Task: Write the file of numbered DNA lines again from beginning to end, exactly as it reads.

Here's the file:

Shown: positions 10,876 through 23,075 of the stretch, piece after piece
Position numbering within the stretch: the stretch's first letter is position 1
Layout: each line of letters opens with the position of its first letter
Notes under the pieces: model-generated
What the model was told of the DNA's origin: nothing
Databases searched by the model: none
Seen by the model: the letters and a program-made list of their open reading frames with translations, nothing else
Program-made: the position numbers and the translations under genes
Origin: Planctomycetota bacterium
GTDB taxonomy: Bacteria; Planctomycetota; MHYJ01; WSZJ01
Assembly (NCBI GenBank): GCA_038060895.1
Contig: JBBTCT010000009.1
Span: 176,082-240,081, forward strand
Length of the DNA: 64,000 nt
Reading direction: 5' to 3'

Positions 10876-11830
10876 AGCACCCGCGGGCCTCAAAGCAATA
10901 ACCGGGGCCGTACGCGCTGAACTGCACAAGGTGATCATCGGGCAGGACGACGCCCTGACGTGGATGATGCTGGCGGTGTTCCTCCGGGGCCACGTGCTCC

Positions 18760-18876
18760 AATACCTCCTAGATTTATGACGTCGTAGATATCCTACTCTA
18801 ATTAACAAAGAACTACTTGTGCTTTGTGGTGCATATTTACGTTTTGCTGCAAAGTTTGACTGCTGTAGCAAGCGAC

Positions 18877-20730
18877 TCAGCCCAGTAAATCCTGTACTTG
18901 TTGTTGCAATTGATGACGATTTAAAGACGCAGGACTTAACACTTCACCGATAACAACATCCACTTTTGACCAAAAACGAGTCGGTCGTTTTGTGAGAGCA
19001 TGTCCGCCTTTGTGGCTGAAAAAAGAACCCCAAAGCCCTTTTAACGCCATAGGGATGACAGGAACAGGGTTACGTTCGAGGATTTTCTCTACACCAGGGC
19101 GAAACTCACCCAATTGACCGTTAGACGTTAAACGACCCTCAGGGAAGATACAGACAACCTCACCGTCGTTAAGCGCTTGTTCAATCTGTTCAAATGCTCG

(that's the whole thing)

Shown: positions 10,876 through 23,075 of the stretch, piece after piece
Position numbering within the stretch: the stretch's first letter is position 1
Layout: each line of letters opens with the position of its first letter
Notes under the pieces: model-generated
What the model was told of the DNA's origin: nothing
Databases searched by the model: none
Seen by the model: the letters and a program-made list of their open reading frames with translations, nothing else
Program-made: the position numbers and the translations under genes
Origin: Planctomycetota bacterium
GTDB taxonomy: Bacteria; Planctomycetota; MHYJ01; WSZJ01
Assembly (NCBI GenBank): GCA_038060895.1
Contig: JBBTCT010000009.1
Span: 176,082-240,081, forward strand
Length of the DNA: 64,000 nt
Reading direction: 5' to 3'

Positions 10876-11830
10876 AGCACCCGCGGGCCTCAAAGCAATA
10901 ACCGGGGCCGTACGCGCTGAACTGCACAAGGTGATCATCGGGCAGGACGACGCCCTGACGTGGATGATGCTGGCGGTGTTCCTCCGGGGCCACGTGCTCC

Positions 18760-18876
18760 AATACCTCCTAGATTTATGACGTCGTAGATATCCTACTCTA
18801 ATTAACAAAGAACTACTTGTGCTTTGTGGTGCATATTTACGTTTTGCTGCAAAGTTTGACTGCTGTAGCAAGCGAC

Positions 18877-20730
18877 TCAGCCCAGTAAATCCTGTACTTG
18901 TTGTTGCAATTGATGACGATTTAAAGACGCAGGACTTAACACTTCACCGATAACAACATCCACTTTTGACCAAAAACGAGTCGGTCGTTTTGTGAGAGCA
19001 TGTCCGCCTTTGTGGCTGAAAAAAGAACCCCAAAGCCCTTTTAACGCCATAGGGATGACAGGAACAGGGTTACGTTCGAGGATTTTCTCTACACCAGGGC
19101 GAAACTCACCCAATTGACCGTTAGACGTTAAACGACCCTCAGGGAAGATACAGACAACCTCACCGTCGTTAAGCGCTTGTTCAATCTGTTCAAATGCTCG